Language Change

Language Change

* Variation and Change: the cause behind language change is the variation of use in the areas of pronunciation and vocabulary.

 Post-vocal |r| its spread and its status: In many parts of England and Wales, Standard English has lost the pronunciation post-vocal r. The loss of r began in the 17th century in the south-east of England and is still spreading to other areas. Accents with post-vocal |r| are called rhotict, and these accents are regarded as rural and uneducated. On the other hand in cities like New York, pronouncing the letter r is regarded as prestigious.

The spread of vernacular forms: some times a vernacular feature in some communities as a reflection of ethnic or social identity such as what happened in Martha’s Vineyard Island. Labov’s 1960 study showed: when the island was invaded by summer tourists, the island community of fishermen changed their pronunciation of some word vowels to older forms from the past as a reaction to the language of tourists.

 How do language changes spread?

1- from group to group: changes spread like waves in different directions, and social factors such as age, gender, status and social group affect the rates and directions of change.

2- from style to style: from more formal to more casual, from one individual to another, from one social group to another, and from one word to another.

– Lexical diffusion: the change from one word’s vowel to another, the sound change begins in one word and later on in another, etc.


 How do we study language change 

A- Apparent-time studies of language change: it is the study of comparing the speech of people from different age groups, to find out any differences that could indicate change (whether increase or decrease).

B- Studying language change in real time: in this study, the researcher studies the language in a community and then comes back to it after a number of years to study it again, and find out any changes.

 Reasons for language change:

1- Social status and language change: members of the group with most social status, for example, tend to introduce changes into a speech community from neighboring communities which have greater status and prestige in their eyes.

2- Gender and change: differences in women’s and men’s speech are a source of variation which can result in linguistic change.

3- Interaction and language change: interaction and contact between people is crucial in providing the channels for linguistic change (social networks).

4- The influence of the media: some researcher belief that media has a great influence on people’s speech patterns and new forms.

CHAPTER 10- Style, Context and Register

* Language varies according to use and users and according to where it is used and to whom, as well as according to who is using it. The addresses and the context affect our choice of code or variety, whether language, dialect or style.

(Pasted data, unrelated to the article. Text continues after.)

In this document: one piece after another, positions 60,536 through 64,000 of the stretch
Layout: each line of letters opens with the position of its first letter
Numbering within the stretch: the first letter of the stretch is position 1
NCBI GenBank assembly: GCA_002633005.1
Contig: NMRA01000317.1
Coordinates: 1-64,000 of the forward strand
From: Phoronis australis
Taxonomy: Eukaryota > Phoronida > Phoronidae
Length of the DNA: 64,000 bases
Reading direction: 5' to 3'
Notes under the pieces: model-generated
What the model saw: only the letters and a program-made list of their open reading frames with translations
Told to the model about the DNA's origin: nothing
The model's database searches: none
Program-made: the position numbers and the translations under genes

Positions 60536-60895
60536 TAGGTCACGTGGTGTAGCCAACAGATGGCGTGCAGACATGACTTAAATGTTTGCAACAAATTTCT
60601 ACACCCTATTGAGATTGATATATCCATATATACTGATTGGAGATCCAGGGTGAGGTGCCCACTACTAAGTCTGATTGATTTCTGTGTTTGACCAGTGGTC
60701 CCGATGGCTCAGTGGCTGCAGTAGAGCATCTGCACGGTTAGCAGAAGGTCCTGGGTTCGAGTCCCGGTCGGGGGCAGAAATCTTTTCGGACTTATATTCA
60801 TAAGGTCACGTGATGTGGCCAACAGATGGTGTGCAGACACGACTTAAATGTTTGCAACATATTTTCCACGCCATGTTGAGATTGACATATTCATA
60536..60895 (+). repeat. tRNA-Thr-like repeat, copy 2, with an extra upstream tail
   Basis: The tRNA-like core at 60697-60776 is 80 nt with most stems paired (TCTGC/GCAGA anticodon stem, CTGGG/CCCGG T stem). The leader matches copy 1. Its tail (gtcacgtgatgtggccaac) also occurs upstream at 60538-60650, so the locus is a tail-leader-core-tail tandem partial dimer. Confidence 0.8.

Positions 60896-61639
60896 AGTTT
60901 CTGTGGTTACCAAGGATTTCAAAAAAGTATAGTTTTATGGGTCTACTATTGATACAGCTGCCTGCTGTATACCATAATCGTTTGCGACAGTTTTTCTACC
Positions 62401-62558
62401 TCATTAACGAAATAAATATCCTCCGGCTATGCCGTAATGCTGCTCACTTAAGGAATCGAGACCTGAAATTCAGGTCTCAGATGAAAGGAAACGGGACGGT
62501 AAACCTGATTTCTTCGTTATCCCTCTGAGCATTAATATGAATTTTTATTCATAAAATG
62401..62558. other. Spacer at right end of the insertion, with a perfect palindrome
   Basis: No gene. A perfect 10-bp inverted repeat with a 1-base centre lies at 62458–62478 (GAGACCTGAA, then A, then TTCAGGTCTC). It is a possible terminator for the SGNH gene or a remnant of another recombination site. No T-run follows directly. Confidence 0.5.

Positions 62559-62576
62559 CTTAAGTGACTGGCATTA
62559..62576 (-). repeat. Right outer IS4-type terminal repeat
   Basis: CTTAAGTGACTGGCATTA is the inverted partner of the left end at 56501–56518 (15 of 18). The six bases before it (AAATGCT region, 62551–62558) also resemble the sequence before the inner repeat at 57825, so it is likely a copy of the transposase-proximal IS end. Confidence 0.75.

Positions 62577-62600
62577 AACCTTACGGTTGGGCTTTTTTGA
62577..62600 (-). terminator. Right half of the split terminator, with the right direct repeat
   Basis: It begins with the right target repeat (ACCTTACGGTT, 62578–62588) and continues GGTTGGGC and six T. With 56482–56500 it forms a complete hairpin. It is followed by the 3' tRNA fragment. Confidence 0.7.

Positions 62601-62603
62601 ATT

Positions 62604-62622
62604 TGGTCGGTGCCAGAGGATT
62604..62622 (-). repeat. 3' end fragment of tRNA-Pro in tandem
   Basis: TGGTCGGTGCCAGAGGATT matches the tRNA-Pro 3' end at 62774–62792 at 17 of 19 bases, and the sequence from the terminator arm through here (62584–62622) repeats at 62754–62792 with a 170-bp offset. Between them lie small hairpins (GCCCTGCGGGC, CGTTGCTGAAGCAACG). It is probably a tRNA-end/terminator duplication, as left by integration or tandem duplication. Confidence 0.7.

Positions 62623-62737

1- Addressee’s influence on style: many factors influence the addressee’s style such as social distance / solidarity / age / gender / social background.

2-Formal contexts and social roles: the formal setting where the social roles of participants override their personal relationship in determining the appropriate linguistic form (style).


3- Topic or function: style is sometimes determined by the function which language is used for.

– Audience design: the influence of the audience (listeners) on a speaker’s style, for example: the same news is read differently by newsreaders on different radio stations during the same day, therefore producing different styles for each audience.

Accommodation Theory

– Speech converges: each person’s speech converges towards the speech of the person they are talking to. It tends to happen when the speakers like one another, or where one speaker has a vested interest in pleasing the other or putting them at ease.

– Speech diverges: deliberately choosing a different language style not used by one’s addressee, it tends to happen when a person wants to show his cultural distinctiveness, social status, ethnic identity, etc

– Hypercorrection: it is the exaggeration of some lower class speakers in imitating middle class standard speech. For example: the use of ‘I’ rather than ‘me’ in constructions such as ‘between you and I’.

– Register: occupational style using specialized or technical jargon, it describes the language of groups of people with common interests or jobs, or the language used in situations associated with such groups, such as the language of doctors, engineers, journals, legalese, etc.

 In sports announcer talk; what is the difference between ply-by-play commentary and color commentary?

– Play-by-play commentary: it focuses on actions by using telegraphic grammar.

– Colour commentary: it focuses on people, with heavy and long modifications or descriptions of noun

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